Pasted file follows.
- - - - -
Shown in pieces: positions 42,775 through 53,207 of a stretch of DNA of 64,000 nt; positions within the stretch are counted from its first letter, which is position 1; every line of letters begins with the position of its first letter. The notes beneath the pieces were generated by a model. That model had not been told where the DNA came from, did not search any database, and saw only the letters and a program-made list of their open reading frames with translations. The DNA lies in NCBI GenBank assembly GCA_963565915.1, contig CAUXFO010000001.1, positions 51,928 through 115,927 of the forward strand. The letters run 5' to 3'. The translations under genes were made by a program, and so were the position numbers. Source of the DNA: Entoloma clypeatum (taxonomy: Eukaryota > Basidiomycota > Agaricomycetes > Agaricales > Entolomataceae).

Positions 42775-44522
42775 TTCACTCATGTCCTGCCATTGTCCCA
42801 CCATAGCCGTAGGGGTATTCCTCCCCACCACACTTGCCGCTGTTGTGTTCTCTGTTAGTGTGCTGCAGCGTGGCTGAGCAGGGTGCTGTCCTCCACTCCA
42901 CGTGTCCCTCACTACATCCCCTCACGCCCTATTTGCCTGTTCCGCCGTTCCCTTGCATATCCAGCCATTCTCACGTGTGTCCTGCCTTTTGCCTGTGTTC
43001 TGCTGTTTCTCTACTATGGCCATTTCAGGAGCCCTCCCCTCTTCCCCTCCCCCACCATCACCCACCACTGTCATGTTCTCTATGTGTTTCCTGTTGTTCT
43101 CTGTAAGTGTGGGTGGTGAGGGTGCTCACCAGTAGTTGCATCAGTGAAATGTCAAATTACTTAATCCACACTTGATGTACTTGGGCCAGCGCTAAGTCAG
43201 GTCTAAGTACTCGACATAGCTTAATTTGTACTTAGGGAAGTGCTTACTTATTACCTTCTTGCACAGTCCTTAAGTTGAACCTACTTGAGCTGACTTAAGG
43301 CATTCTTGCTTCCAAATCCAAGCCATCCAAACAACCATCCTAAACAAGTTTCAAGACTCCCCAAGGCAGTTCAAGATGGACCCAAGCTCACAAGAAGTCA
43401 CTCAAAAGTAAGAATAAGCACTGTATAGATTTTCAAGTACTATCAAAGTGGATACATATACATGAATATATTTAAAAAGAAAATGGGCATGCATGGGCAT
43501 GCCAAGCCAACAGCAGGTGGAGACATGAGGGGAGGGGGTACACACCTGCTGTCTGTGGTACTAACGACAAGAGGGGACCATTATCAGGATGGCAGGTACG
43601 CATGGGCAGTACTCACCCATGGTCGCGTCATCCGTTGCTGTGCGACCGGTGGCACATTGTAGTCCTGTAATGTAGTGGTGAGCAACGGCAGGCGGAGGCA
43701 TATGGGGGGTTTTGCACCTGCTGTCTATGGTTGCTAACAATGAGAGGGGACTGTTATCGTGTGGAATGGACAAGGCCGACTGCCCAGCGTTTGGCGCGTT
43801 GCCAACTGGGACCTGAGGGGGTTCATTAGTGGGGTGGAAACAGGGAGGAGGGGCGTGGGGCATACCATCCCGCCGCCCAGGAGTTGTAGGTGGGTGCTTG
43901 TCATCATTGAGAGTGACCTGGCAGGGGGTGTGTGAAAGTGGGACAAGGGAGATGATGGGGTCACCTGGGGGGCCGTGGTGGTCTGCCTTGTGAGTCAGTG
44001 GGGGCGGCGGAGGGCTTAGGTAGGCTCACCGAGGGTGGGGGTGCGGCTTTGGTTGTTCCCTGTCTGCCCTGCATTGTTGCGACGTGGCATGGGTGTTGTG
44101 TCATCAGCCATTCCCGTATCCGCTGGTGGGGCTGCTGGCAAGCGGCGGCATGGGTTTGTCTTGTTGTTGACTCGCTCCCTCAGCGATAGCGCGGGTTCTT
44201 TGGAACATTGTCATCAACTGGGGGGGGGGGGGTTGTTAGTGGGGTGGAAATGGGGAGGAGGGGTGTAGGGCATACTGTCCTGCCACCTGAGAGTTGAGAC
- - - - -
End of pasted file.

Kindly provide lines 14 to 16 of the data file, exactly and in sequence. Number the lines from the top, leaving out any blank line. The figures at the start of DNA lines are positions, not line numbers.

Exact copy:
43801 GCCAACTGGGACCTGAGGGGGTTCATTAGTGGGGTGGAAACAGGGAGGAGGGGCGTGGGGCATACCATCCCGCCGCCCAGGAGTTGTAGGTGGGTGCTTG
43901 TCATCATTGAGAGTGACCTGGCAGGGGGTGTGTGAAAGTGGGACAAGGGAGATGATGGGGTCACCTGGGGGGCCGTGGTGGTCTGCCTTGTGAGTCAGTG
44001 GGGGCGGCGGAGGGCTTAGGTAGGCTCACCGAGGGTGGGGGTGCGGCTTTGGTTGTTCCCTGTCTGCCCTGCATTGTTGCGACGTGGCATGGGTGTTGTG